Egypt is climbing out of economic troubles that have plagued the nation since the 2011 uprising, and according to reports, government procurement and business-to-business ventures are playing a crucial role in this recovery.
Reports revealed Thursday (Feb. 26) that Egypt saw a 4.6 percent expansion in tis economy in the first six months of the fiscal year, a rate not seen since before the uprising. The nation’s Minister of Planning Ashraf El-Arabi attributed this growth to a reaction to last year’s slowdown amid political unrest.
While tourism and manufacturing were both cited by the central bank’s report as having seen significant growth, government procurement planning is also strengthening the economy.
According to reports, the nation will hold an international conference in mid-March to seek international investment. Federal officials will reveal 33 projects to investors, five of which include business-to-business plans, according to El-Arabi, who added that the conference is part of Egypt’s goal to raise $60 billion in foreign direct investment over the next four years.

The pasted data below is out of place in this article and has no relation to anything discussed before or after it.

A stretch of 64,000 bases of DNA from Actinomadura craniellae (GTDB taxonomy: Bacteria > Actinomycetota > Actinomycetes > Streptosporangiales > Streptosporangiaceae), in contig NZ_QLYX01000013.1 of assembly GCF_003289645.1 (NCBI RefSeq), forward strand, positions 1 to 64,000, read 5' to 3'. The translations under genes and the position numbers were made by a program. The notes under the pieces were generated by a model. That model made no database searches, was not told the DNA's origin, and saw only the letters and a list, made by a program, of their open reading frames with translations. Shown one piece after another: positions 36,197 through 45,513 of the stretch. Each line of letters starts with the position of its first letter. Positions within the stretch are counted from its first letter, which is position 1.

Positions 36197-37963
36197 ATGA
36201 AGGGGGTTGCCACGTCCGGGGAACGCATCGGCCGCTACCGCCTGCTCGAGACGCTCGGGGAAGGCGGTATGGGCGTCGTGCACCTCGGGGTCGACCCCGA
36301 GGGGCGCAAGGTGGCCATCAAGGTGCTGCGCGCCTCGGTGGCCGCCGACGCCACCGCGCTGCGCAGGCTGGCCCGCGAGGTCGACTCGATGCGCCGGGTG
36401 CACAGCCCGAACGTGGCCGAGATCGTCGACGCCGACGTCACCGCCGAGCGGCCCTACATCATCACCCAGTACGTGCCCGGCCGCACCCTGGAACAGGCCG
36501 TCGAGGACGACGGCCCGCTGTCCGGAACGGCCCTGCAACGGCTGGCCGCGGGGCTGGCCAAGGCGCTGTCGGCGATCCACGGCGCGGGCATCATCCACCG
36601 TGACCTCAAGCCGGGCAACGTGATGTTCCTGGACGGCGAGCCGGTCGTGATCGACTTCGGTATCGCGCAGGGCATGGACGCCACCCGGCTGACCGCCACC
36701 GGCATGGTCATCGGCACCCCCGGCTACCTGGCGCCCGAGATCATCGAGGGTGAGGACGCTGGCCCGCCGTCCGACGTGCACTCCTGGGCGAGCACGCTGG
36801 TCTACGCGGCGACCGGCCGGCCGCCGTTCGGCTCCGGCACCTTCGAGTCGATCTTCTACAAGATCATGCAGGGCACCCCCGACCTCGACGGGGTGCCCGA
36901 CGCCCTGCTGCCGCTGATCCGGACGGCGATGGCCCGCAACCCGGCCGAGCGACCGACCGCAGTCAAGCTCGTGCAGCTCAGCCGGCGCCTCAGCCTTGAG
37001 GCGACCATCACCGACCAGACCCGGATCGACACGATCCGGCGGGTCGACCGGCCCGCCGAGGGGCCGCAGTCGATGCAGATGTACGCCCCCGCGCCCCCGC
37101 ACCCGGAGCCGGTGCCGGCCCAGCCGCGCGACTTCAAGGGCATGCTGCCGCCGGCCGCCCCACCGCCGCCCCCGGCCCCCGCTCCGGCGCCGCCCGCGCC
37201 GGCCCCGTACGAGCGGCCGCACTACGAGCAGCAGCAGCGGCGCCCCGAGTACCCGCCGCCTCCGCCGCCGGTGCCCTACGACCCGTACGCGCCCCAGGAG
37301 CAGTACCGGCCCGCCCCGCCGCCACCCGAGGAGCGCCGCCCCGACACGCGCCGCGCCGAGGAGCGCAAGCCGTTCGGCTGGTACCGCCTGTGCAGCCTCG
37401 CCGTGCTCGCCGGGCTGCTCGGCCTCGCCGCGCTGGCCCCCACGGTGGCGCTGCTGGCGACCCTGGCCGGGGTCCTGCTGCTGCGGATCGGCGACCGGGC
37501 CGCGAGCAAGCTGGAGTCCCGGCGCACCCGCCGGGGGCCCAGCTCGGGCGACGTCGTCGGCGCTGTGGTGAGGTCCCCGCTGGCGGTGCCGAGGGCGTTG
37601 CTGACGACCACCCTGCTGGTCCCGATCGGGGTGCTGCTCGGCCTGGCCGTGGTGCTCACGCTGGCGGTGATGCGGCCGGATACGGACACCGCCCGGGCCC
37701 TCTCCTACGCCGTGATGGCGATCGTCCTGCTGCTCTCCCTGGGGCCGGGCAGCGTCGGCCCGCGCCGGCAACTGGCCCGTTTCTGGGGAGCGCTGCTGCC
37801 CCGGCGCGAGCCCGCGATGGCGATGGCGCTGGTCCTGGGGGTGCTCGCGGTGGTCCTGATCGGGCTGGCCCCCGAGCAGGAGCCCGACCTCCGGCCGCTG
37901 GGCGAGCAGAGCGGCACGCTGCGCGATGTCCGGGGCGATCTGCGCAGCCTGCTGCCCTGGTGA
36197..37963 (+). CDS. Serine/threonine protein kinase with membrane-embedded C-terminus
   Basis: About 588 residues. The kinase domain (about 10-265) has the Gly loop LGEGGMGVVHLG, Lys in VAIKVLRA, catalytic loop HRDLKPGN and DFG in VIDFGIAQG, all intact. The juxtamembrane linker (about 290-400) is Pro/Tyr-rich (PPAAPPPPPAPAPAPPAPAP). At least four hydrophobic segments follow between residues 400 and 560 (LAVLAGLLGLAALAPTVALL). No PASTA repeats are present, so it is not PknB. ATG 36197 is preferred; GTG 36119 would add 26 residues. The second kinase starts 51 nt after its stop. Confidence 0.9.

The Minister also noted that Egypt expects to realize a more than 4 percent economic expansion for the full year, up from 2.2 percent.
Reports of Egypt’s economic growth and plans to accelerate it follow earlier findings that e-commerce throughout the continent of Africa is booming, even in the less-developed nations. Startups in the space, reports say, depend on customer trust to grow their e-commerce ventures, leading to stronger online shopping rates and interest within the mobile payments world to innovate in the region.